14 Achala February 21, 2009 at 6:05 pm

How do i find time difference between two file .
Example: One file created at Wed Feb 18 10:08:34 IST 2009.And Anothe file created at
Wed Feb 18 23:32:36 IST 2009. How do i find difference between Wed Feb 18 23:32:36 IST 2009 – Wed Feb 18 10:08:34 IST 2009 ?
Please Help

Reply

15 shiva April 30, 2009 at 1:34 pm

nice script…. good
thaqs

Reply

16 Yogesh June 2, 2009 at 7:07 am

Good one !!!

Reply

17 Jax April 11, 2010 at 1:23 am

Thanks for the script mate. It was of great help to me.

Reply

18 Mary Monahan October 12, 2010 at 1:23 pm

Just a comment:
%s does not work on Solaris. %S does, but it only returns the seconds part of the date-time, not the number of seconds since 00:00:00, Jan 1, 1970 so you would have to deal with the math of changes in minutes, hours and the turn over from 59 to 0.

Reply

19 jules March 5, 2011 at 10:27 pm

@Achala
difference between 2 files in seconds:
use date -r for the modification date of the file and +%s for date in seconds:
Example 2 files bobo.png and foobar.ppm
echo `date -r bobo.png +%s`-`date -r foobar.ppm +%s` | bc
8411376
echo “8411376/(24*3600)”|bc -l
97.35388888888888888888
So 97 days between these files.

Reply

20 Vinod September 27, 2011 at 4:13 pm

It was of great help to me…………….Thanx.

Reply

21 xofer April 5, 2011 at 9:57 pm

Stumbled upon this example. The script in article is all very fine as a script exercise, but it does not follow bash logic. If you want to get the running time of – lets say – a_long_process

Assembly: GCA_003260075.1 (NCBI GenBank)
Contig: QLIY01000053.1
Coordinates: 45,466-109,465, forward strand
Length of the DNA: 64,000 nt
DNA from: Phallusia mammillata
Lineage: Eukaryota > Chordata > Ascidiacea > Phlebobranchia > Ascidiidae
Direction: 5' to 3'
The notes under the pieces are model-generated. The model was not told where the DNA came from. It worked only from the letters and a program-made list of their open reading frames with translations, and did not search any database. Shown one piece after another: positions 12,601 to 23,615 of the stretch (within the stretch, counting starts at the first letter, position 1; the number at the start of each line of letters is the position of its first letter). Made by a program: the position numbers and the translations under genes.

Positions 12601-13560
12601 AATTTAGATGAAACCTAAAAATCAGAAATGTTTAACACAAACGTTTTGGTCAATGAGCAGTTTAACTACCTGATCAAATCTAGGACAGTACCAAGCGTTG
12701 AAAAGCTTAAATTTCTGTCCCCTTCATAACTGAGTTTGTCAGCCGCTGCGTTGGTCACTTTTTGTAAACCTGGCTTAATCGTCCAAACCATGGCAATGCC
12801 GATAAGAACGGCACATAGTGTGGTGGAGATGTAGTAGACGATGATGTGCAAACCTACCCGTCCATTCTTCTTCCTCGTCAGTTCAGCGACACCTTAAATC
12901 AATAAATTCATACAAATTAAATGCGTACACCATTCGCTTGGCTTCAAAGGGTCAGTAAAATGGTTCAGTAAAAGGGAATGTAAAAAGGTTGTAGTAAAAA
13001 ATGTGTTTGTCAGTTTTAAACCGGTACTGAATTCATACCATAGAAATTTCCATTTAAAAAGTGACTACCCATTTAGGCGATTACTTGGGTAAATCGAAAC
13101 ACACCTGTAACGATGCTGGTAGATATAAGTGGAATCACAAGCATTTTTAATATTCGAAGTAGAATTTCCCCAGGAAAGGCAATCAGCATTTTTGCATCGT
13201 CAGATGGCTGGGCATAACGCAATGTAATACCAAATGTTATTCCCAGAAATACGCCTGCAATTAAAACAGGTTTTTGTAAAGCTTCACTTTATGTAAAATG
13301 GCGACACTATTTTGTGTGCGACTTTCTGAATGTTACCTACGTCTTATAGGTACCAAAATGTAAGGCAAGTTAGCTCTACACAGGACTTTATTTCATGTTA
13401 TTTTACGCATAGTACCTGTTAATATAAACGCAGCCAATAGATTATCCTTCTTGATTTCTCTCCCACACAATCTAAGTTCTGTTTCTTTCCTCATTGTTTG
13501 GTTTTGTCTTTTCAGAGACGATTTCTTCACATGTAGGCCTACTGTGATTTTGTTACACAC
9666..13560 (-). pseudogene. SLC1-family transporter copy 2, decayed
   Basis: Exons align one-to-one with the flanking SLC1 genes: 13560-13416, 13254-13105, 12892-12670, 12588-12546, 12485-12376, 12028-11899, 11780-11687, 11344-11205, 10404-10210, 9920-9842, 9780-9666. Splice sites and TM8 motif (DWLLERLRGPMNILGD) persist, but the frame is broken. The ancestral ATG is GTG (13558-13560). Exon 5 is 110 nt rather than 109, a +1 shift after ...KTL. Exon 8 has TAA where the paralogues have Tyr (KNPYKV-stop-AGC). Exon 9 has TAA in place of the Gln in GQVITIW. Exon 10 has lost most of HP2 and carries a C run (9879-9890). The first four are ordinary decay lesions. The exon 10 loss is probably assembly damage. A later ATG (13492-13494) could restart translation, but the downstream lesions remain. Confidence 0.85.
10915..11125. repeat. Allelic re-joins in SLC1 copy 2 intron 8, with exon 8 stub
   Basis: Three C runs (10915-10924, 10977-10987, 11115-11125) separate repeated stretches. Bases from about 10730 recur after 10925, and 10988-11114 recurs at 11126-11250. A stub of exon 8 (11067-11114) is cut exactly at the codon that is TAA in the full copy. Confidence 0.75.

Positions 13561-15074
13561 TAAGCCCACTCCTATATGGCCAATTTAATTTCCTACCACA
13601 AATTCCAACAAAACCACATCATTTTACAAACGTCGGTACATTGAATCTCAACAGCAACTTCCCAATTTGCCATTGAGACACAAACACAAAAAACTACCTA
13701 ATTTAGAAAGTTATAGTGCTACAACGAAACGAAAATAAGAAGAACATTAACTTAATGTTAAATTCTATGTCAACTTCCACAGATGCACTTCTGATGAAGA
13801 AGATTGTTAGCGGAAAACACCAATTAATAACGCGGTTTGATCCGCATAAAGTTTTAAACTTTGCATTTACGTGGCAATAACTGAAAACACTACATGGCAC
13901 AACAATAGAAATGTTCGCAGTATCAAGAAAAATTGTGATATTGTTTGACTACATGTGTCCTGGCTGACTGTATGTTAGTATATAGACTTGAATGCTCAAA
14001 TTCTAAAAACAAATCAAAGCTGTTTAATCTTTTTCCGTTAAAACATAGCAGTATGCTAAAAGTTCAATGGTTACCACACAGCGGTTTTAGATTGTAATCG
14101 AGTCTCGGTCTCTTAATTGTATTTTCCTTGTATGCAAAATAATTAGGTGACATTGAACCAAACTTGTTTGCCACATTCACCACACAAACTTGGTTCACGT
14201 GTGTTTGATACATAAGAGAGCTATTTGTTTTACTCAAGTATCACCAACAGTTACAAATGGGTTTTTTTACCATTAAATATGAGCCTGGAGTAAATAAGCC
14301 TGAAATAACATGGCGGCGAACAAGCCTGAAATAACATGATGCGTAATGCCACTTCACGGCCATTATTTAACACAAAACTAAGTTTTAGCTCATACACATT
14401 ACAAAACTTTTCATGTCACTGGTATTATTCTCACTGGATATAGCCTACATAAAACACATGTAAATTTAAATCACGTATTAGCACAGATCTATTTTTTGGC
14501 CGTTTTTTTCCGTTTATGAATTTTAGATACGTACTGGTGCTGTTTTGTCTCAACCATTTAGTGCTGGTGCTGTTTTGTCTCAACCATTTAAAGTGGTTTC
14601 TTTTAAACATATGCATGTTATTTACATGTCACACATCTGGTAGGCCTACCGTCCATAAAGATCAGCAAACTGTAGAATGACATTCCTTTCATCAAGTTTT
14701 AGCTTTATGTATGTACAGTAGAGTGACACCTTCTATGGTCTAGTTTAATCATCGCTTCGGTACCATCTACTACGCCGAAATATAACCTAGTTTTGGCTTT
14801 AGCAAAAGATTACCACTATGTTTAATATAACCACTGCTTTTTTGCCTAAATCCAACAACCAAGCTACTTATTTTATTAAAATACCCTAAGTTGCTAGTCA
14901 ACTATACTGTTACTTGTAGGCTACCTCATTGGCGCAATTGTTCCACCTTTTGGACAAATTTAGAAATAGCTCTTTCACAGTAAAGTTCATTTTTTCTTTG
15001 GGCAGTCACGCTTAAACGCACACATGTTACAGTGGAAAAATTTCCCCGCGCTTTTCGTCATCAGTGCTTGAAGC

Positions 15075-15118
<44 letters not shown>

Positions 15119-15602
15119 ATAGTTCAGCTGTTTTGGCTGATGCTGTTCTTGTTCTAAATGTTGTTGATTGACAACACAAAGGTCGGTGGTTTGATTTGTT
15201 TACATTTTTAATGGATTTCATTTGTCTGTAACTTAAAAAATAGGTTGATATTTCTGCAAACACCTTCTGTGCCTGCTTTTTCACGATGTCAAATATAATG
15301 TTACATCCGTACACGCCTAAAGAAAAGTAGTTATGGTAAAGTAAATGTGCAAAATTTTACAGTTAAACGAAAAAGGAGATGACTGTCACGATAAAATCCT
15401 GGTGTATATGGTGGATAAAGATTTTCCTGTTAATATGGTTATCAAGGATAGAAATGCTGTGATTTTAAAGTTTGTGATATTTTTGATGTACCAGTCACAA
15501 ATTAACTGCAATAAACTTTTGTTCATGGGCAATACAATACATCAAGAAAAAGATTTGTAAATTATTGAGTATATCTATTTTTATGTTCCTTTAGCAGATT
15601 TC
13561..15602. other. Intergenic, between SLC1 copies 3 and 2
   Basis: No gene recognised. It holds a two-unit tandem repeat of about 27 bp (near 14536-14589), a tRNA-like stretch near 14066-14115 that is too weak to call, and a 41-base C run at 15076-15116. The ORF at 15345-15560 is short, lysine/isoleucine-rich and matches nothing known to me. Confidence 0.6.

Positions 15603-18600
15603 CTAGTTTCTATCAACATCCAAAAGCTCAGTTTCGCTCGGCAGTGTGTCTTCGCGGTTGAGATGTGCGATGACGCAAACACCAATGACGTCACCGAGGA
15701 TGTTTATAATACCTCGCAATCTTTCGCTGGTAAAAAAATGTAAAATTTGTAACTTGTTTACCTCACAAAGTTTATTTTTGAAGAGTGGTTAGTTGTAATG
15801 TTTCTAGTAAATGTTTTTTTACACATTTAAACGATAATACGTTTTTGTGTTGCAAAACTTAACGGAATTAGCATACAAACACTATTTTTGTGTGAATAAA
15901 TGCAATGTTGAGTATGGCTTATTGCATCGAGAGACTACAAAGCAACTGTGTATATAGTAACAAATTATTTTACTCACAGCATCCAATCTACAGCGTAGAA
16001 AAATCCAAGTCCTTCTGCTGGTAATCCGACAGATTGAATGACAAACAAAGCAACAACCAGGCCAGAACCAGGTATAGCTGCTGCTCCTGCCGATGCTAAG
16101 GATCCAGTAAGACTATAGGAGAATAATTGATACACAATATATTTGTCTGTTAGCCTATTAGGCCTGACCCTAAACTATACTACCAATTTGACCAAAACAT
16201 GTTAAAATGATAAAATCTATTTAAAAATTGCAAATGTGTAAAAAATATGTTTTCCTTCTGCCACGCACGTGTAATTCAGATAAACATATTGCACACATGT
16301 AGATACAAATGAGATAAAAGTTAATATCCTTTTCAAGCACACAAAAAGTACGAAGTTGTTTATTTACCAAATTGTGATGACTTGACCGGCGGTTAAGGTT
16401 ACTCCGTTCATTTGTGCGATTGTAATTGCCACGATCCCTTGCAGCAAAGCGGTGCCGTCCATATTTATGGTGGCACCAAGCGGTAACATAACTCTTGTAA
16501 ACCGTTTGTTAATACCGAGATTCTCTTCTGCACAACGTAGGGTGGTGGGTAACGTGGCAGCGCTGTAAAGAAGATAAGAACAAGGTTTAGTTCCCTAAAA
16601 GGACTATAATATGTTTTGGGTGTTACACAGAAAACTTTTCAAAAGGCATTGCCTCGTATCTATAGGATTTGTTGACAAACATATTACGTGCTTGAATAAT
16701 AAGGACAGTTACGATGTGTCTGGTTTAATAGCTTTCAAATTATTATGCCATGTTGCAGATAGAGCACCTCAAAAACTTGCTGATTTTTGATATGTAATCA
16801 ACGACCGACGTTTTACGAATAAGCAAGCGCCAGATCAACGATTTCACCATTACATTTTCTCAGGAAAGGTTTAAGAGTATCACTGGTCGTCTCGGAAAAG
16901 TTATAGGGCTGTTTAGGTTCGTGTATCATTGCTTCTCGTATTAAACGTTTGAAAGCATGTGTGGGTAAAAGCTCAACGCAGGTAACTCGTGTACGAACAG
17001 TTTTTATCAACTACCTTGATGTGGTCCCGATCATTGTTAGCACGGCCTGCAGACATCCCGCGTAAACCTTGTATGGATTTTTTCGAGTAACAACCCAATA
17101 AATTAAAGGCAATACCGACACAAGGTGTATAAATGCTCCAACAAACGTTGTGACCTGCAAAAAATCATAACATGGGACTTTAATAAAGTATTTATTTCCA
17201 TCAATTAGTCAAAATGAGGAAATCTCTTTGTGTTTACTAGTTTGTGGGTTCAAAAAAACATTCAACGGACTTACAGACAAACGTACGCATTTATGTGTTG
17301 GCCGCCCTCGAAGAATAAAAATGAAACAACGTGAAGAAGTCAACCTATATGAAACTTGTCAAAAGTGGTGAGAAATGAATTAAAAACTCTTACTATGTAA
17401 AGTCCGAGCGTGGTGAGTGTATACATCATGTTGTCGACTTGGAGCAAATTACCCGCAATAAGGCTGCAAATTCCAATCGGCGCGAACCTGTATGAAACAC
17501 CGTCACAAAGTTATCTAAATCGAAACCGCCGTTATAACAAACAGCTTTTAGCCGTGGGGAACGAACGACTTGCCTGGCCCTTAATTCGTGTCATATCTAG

you just execute:
time a_long_process
simple, isn’t it? For more options check: man time

Reply

22 solo October 10, 2011 at 12:21 pm

Is it possible to do this with the use of the time() command?

Reply

23 Aravindhan Devarajan August 22, 2012 at 5:54 pm

I want to get system time alone. How do I get it from shell script? Anyone please suggest scripts

Reply

24 shivendra August 23, 2012 at 3:50 am

Hey
Instead of using second can we use DD:MM:YYYY format
and then calculate deference.

Reply

25 Bhaskar March 21, 2013 at 1:35 pm

write a script, ” How much time it will take to boot up the device”?, can anyone help me?

Reply

26 Bhaskar March 21, 2013 at 1:55 pm

Which is in shell or perl script or python?

Reply

27 betagama September 10, 2013 at 6:04 pm

echo ” Time taken to process $SECONDS”

Reply

28 betagama September 10, 2013 at 6:07 pm

just put the above one line at the end of the script and you will get the time till that statement..

Reply

29 betagama September 10, 2013 at 6:09 pm

by the way that will be in shell… as most of your answers and since i googled for bash and this came so i thought might be usefull for people who come via google to this page by mistake ;)

Reply

30 Marco December 18, 2013 at 11:54 am

If you want to have the time difference based on entries in a logfile, you first have to convert the found dates to seconds.

>  date -s 'Dec 17 14:38:01'
Tue Dec 17 14:38:01 CET 2013
>  date -s 'Dec 17 14:38:01' +%s
1387287481

Reply

31 Kushal Gangan February 21, 2014 at 6:02 am

Thanks, it was helpful :)

Reply

Leave a Comment

Tagged as: , , , , ,

Previous Faq:

Next Faq: